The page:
* Wall Street gains on latest round of upbeat U.S. data
* Oil gains on U.S. data,
* Euro rises but vulnerable as Cyprus concerns persist
By Herbert Lash
NEW YORK, March 26 (Reuters) - Global equity markets rose as safe-haven assets like debt and gold fell on Tuesday after more data pointed to an improving U.S. economy and helped offset any fallout from the Cyprus bailout.
Wall Street opened higher on reports that showed demand for long-lasting U.S. manufactured goods surged in February while U.S. single-family home prices started the year with the biggest annual increase since June 2006.
But a report from the Conference Board, an industry group, showing Americans in March turned more pessimistic about short term prospects, causing consumer confidence to tumble, added a note of caution to a market still skittish over Cyprus.
Michael Sheldon, chief market strategist at RDM Financial in Westport, Connecticut, said investors needed to see further improvement in the economic data for equity markets to hold this year's gains.
The euro edged higher against the U.S. dollar but remained near four-month lows on lingering concerns about the negative implications of a rescue plan for Cyprus, and if it would serve as a template for other euro zone economies requiring bailouts.
"There's uncertainty in Europe as for what is the blueprint when (economies) need to be rescued," said Sheldon. "The market trend continues to be higher but investors are gun-shy in light of recent gains."
The Dow Jones industrial average was up 85.54 points, or 0.59 percent, at 14,533.29. The Standard & Poor's 500 Index was up 7.15 points, or 0.46 percent, at 1,558.84. The Nasdaq Composite Index was up 9.63 points, or 0.30 percent, at 3,244.93.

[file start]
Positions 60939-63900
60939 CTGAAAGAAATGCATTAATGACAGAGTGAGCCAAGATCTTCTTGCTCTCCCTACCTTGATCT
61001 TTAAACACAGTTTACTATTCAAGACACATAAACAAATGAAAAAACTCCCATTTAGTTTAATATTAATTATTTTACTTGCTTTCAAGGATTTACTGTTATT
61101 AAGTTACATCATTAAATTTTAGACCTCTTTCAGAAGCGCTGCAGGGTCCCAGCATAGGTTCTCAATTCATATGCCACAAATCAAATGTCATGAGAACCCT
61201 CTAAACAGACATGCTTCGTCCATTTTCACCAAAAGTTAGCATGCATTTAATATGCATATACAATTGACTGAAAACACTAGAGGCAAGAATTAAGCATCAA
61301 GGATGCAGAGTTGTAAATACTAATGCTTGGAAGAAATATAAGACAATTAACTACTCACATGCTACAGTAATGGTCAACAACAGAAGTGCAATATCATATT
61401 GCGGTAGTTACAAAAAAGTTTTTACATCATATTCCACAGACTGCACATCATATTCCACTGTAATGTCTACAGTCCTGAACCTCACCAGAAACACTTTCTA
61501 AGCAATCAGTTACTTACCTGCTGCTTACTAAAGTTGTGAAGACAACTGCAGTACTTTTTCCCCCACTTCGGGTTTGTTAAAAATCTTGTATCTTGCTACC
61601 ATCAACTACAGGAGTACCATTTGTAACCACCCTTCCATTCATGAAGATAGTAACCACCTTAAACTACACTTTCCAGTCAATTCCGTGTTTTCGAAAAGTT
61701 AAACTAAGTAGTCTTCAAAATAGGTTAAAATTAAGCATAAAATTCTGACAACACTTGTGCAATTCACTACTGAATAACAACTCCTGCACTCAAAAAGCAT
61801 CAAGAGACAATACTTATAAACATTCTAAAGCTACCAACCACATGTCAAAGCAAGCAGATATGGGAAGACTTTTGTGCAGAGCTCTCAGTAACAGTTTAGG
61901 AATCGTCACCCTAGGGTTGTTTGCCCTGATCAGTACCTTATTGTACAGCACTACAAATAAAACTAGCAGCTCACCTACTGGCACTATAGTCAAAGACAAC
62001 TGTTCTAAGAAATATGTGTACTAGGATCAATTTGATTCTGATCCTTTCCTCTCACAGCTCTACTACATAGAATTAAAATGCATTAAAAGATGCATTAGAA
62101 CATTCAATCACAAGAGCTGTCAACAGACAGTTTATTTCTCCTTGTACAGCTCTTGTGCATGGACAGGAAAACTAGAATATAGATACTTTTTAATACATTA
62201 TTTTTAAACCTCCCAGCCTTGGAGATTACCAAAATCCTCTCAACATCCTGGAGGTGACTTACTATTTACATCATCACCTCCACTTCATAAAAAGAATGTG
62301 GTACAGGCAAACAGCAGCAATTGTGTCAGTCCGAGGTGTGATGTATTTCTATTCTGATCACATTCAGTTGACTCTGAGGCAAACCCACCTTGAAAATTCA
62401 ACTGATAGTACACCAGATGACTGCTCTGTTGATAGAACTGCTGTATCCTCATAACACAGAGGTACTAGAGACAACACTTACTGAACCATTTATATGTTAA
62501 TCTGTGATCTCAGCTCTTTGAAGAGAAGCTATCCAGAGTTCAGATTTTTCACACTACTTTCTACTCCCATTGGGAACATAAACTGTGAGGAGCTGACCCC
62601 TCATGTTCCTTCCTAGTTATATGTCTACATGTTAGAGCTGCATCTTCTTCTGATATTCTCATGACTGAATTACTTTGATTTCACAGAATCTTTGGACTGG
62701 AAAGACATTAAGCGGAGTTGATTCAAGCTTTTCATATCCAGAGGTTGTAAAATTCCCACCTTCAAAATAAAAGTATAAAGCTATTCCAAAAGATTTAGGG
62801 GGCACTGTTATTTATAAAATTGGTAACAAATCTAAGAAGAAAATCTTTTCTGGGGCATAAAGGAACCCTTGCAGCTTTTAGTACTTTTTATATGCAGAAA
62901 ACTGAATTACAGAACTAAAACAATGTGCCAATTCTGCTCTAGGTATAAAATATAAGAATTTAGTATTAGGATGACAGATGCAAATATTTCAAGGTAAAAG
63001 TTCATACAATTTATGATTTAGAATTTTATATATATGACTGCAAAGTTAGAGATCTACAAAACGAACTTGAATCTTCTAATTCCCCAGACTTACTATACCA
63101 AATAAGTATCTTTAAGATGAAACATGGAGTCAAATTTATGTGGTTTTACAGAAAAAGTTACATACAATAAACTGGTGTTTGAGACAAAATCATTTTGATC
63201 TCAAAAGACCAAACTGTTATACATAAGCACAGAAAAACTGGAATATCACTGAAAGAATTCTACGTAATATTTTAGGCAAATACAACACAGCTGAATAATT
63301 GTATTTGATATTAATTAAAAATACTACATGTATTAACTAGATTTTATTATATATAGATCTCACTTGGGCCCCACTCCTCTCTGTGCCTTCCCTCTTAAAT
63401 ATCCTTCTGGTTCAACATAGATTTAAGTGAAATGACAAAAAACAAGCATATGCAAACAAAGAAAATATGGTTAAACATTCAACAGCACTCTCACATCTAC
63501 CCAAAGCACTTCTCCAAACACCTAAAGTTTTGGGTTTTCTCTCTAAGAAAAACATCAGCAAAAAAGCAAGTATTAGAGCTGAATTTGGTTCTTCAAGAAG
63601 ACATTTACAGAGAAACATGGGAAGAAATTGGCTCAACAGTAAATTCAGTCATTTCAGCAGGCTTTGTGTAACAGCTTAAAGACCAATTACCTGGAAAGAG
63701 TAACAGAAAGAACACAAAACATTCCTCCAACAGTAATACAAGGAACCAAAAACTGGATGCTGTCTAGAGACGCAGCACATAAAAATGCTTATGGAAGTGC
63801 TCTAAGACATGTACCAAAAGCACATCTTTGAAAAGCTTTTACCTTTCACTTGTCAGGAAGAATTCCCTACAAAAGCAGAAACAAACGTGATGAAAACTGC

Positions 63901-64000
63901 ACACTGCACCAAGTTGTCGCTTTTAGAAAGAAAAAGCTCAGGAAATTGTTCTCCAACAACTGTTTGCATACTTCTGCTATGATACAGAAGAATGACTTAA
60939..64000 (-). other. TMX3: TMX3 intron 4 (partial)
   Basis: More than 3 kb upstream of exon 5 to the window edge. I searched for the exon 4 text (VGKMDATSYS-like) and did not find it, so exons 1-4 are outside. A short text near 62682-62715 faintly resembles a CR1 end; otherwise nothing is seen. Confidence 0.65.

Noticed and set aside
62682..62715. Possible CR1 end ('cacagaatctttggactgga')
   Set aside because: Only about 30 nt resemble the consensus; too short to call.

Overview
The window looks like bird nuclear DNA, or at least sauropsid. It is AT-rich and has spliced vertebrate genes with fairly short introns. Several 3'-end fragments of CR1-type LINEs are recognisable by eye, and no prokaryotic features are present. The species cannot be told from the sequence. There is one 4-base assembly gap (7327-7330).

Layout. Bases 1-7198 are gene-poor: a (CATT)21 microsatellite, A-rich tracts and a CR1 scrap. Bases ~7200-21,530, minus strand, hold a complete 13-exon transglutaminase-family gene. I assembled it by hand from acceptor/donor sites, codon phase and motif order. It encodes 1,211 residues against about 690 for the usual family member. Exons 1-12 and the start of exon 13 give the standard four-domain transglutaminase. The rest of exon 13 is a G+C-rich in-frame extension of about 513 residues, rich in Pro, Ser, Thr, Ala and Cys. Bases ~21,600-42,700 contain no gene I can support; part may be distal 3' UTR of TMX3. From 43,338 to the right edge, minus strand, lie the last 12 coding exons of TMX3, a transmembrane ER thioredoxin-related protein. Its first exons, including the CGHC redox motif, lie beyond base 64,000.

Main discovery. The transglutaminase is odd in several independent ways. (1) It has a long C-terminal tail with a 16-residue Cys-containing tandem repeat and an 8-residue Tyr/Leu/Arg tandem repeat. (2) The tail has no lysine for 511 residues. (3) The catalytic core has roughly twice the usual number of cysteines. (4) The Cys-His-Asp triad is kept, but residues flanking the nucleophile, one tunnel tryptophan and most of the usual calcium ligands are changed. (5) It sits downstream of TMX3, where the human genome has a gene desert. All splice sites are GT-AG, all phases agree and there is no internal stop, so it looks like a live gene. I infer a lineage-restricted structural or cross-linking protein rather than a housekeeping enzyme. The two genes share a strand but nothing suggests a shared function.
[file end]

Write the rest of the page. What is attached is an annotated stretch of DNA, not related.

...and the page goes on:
MSCI's all-country world index, which tracks 6000 stocks in 45 countries, rose 0.31 percent to 358.91.
In Europe, the FTSEurofirst 300 of leading regional shares rose 0.12 percent to 1,187.87.
Crude oil also rose, lifted by the strong U.S. housing data, although Brent later pared some of its gains to trade near break-even.
Brent crude futures was down 3 cents at $108.14 a barrel, in the middle of the $107 to $109 range of the past two weeks.
U.S. crude gained 69 cents to $95.50 a barrel.
"Solid housing data showing rising home prices pointed to a U.S. economy that continues to rebound, helping boost U.S. crude," said John Kilduff, partner at Again Capital LLC in New York.
The euro nudged higher against the dollar after recently hitting a four-month low, but further gains may prove fleeting given concerns that uninsured depositors could be forced to contribute to a Cyprus-like rescue in future bailouts.
Political uncertainty in Italy and a diverging economic backdrop with the U.S. should also contain the single currencies' upside, with a bleak outlook in the euro zone starkly contrasting with an improving U.S. landscape.
The euro last traded at $1.2868, up 0.1 percent on the day, but not far from Monday's low of $1.2829, its lowest since Nov. 22.
U.S. government debt was lower. The benchmark 10-year U.S. Treasury note was down 2/32 in price to yield 1.925 percent.